Proceeding From Observed Correlation to Causal Inference: The Use of Natural Experiments

  title={Proceeding From Observed Correlation to Causal Inference: The Use of Natural Experiments},
  author={Michael L. Rutter},
  journal={Perspectives on Psychological Science},
  pages={377 - 395}
  • M. Rutter
  • Published 1 December 2007
  • Psychology
  • Perspectives on Psychological Science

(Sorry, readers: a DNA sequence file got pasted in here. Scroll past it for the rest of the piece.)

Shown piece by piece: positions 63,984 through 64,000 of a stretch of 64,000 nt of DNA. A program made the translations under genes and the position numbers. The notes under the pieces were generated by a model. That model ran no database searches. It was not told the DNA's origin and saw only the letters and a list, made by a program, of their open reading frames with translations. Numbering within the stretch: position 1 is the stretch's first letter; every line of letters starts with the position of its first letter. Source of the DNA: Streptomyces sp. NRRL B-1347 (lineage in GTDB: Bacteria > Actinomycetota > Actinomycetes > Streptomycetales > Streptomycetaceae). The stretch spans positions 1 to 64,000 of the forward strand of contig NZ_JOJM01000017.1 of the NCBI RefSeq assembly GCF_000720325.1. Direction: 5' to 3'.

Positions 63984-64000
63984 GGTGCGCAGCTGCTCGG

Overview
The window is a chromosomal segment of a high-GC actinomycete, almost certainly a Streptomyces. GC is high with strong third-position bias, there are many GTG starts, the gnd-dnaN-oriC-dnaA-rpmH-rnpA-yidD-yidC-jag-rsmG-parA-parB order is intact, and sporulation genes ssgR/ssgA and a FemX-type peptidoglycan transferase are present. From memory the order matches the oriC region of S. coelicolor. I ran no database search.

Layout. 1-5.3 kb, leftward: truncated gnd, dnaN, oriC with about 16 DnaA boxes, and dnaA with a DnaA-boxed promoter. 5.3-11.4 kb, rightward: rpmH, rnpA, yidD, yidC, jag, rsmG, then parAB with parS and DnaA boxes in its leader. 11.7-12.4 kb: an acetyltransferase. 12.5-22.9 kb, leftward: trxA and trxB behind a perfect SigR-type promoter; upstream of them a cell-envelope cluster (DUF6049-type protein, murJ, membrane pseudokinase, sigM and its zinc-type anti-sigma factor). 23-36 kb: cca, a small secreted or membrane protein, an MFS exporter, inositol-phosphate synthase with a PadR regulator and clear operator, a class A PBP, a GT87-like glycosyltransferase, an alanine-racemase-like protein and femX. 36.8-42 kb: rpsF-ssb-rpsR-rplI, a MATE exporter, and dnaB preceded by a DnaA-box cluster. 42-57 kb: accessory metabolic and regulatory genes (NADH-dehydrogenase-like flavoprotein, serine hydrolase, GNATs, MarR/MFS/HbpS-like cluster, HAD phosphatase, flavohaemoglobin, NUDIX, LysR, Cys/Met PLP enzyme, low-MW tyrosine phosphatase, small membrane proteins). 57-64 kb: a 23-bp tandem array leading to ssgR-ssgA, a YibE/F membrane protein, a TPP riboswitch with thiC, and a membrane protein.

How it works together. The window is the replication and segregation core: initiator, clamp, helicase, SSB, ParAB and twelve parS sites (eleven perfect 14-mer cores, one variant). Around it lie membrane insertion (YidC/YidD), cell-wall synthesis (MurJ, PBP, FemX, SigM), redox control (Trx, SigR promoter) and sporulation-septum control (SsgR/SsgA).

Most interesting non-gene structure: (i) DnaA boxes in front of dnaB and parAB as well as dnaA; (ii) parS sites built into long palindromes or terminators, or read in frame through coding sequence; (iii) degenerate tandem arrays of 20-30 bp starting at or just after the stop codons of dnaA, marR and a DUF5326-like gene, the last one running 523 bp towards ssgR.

This article notes five reasons why a correlation between a risk (or protective) factor and some specified outcome might not reflect environmental causation. In keeping with numerous other writers, it is noted that a causal effect is usually composed of a constellation of components acting in concert. The study of causation, therefore, will necessarily be informative on only one or more subsets of such components. There is no such thing as a single basic necessary and sufficient cause… 
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